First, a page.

Knowing the requirements of an exempt trust can be beneficial

Learning what an exempt trust can do for you in Florida may be beneficial if you are married and want to save as much money as possible on estate taxes. Using this type of trust allows your assets to be held by a surviving spouse.

What are the requirements for an exempt trust?

Utilizing an exempt trust when you’re planning your estate allows you to bypass federal taxation. However, using one can only be completed when you satisfy the appropriate legal requirements, which include the following:

– All assets in the exempt trust must be held in the name of the trust.
– Neither the trustee nor the trustor can cancel the trust.
– Neither the trustee nor the trustor can amend the trust or change the beneficiaries.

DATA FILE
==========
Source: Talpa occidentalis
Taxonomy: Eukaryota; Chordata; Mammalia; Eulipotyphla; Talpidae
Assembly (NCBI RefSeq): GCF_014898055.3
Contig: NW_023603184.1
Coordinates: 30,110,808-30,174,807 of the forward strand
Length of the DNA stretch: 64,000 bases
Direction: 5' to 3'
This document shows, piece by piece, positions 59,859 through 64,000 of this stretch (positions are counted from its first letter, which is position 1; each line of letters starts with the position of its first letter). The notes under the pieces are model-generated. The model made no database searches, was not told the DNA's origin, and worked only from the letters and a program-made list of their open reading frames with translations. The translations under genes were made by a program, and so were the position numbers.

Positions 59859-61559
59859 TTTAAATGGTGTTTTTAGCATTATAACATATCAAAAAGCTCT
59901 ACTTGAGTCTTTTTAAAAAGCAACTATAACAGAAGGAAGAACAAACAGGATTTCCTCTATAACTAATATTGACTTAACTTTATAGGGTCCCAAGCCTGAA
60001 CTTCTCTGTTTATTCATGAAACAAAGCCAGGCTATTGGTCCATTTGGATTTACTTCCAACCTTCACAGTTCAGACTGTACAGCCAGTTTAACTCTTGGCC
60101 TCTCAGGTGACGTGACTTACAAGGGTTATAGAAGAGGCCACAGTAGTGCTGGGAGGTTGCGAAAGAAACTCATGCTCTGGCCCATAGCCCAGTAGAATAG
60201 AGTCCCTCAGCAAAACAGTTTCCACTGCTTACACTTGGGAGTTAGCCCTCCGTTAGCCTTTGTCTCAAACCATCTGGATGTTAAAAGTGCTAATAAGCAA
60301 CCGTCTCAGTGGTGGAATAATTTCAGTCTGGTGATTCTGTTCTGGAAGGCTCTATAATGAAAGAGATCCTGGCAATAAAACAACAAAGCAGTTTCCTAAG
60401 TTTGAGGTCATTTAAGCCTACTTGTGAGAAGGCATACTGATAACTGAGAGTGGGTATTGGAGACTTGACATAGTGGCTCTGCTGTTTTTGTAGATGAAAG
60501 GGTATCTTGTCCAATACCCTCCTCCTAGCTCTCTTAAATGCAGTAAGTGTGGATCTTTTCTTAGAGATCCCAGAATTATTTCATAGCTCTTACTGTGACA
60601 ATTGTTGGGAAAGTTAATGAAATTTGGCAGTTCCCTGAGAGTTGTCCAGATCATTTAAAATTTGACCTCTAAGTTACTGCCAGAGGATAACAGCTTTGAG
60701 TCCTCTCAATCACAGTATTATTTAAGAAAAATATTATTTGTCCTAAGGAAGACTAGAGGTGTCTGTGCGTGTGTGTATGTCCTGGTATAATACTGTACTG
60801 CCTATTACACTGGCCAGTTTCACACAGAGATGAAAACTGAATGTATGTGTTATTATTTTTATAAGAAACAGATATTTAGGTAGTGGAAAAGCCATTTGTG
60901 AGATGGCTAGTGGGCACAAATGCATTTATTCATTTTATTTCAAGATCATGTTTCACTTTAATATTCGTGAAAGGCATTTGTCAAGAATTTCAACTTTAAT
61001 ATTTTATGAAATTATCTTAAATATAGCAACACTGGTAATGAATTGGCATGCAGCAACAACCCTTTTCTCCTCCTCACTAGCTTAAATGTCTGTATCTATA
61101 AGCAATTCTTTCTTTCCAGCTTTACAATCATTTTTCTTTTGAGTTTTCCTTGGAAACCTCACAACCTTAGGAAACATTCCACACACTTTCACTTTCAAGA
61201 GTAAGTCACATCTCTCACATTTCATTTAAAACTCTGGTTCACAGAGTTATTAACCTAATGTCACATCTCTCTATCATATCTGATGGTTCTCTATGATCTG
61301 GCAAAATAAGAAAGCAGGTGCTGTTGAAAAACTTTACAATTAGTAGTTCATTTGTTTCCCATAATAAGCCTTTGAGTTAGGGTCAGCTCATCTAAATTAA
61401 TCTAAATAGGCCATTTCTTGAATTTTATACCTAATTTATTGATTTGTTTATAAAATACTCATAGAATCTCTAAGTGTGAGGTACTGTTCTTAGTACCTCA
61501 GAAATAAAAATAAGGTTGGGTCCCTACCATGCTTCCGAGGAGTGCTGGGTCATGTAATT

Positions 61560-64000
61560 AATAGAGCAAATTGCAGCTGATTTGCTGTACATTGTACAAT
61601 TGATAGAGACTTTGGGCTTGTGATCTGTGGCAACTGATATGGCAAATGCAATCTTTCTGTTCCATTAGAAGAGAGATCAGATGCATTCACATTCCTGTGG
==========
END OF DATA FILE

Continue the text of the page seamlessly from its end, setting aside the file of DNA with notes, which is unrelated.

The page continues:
How an exempt trust works

When you or your spouse dies under an exempt trust, your assets will be transferred to the surviving spouse and are exempt from federal estate tax. These assets will remain in the trust and are not part of the estate of the spouse who has died.

If you’re the surviving spouse, the IRS will tax your estate when you die if the value exceeds your personal federal estate tax exemption. In addition, the assets placed in the exempt trust are not included in the estate. After you die, the assets in the trust remain in the trust or are transferred to your beneficiaries, depending on the terms of the trust.

Tax advantages of an exempt trust

Having your assets in an exempt trust can make them exempt from federal estate tax. If you have a large estate, using an exempt trust can reduce the risk of not meeting the criteria required to enjoy federal estate tax exemption.

Knowing the nuances of an exempt trust and how it works may be beneficial for your whole family. It may let you pass on more of your wealth to your heirs.

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